8.2 "...while thus engaged to hear a hearty laugh...to find himself in a bright, dry, gleaming room, with the spirit standing by his side, and looking at that same nephew with approving affability!"
8.3 "..while there is infection in disease and sorrow, there is nothing in the world so irresistibly contagious as laughter and good humour."
8.4 "When Scrooges nephew laughed in this way: holding his sides, rolling his head, and twisting his face in the most extravagant contortion: Scrooges niece by marriage, laughed as heartily as he."
8.5 "I am sure he is very rich, Fred, " hinted Scrooge's niece...Scrooges nephew, "His wealth is of no use to him. He don't do any good with it. He don't make himself comfortable with it. He hasn't got the satisfaction of thinking-ha, ha, ha!- that he is ever going to benefit US with it."
9 The End of the Christmas past
9.1 "It was strange, too, that while Scrooge remained unaltered...the ghost grew older, clearly older. Scrooge had observed this change, but never spoke of it, until they left a children's Twelfth Night party...he noticed that it's hair was grey."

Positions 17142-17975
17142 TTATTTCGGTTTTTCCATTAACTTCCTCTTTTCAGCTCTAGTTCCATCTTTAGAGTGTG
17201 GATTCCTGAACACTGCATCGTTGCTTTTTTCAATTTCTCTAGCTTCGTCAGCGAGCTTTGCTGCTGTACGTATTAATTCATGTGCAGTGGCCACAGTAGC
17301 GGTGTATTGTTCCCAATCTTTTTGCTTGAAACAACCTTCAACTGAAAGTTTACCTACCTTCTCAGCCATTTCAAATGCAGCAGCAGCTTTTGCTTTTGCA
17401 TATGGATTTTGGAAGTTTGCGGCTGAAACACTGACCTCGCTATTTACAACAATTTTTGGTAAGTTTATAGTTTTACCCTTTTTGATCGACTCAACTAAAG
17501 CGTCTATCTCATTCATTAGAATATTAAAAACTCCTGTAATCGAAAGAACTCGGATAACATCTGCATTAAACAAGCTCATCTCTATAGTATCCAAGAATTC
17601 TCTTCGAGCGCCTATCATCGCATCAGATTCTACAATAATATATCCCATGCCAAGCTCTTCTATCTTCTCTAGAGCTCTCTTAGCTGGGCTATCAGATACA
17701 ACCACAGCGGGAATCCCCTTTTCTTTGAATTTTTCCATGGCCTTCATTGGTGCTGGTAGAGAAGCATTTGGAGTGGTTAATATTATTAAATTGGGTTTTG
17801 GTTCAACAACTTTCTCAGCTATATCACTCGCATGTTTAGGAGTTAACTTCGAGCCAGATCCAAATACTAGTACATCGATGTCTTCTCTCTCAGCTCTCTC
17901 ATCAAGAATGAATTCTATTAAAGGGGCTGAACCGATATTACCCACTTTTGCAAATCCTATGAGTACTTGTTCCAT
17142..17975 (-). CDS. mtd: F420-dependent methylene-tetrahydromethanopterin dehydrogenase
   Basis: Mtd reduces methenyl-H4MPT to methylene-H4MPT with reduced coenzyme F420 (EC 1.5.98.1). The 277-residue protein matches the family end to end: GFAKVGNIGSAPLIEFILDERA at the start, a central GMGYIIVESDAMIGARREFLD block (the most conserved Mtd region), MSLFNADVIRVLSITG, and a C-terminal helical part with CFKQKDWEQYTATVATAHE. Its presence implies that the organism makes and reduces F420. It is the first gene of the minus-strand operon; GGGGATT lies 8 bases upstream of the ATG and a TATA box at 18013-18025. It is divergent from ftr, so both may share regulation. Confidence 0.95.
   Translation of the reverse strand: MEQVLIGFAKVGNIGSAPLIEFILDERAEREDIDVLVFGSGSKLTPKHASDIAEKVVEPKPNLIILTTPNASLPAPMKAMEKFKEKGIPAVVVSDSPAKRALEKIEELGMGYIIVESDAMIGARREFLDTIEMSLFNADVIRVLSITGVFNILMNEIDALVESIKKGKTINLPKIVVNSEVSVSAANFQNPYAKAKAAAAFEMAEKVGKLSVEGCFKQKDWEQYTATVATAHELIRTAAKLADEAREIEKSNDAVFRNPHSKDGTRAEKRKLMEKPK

9.2 "Scrooge looking intently at the spirit's robe, "but I see something strange...Is it a foot or a claw!
9.2.1 "It might be a claw, for the flesh there is upon it', was the spirit's sorrowful reply..."
9.3 "It brought two children: wretched, abject, frightful, hideous, miserable..."
9.4 "There was a boy and a girl. Yellow, meagre, ragged, scowling, wolfish; but prostrate, too, in their humility. Where graceful youth should have filled their features out...a stale, and shrivelled hand, like that of age, had pinched, and twisted them, and pulled them into shreds...has monsters half so horrible and dread."
9.5 "They are man's', said the spirit, ...'And they cling to me appealing from their fathers . This boy is ignorance. This girls is want. Beware them both, ...but most of all beware this boy, for on his brow i see that written which is doom."
9.5.1 "Scrooge started back, appalled, 'spirit! are these yours?' Scrooge could say no more.
9.5.2 "Have they no refuge or resource?' cried Scrooge. 'Are there no prisons? said the spirit, turning on him...'Are there no workhouses?'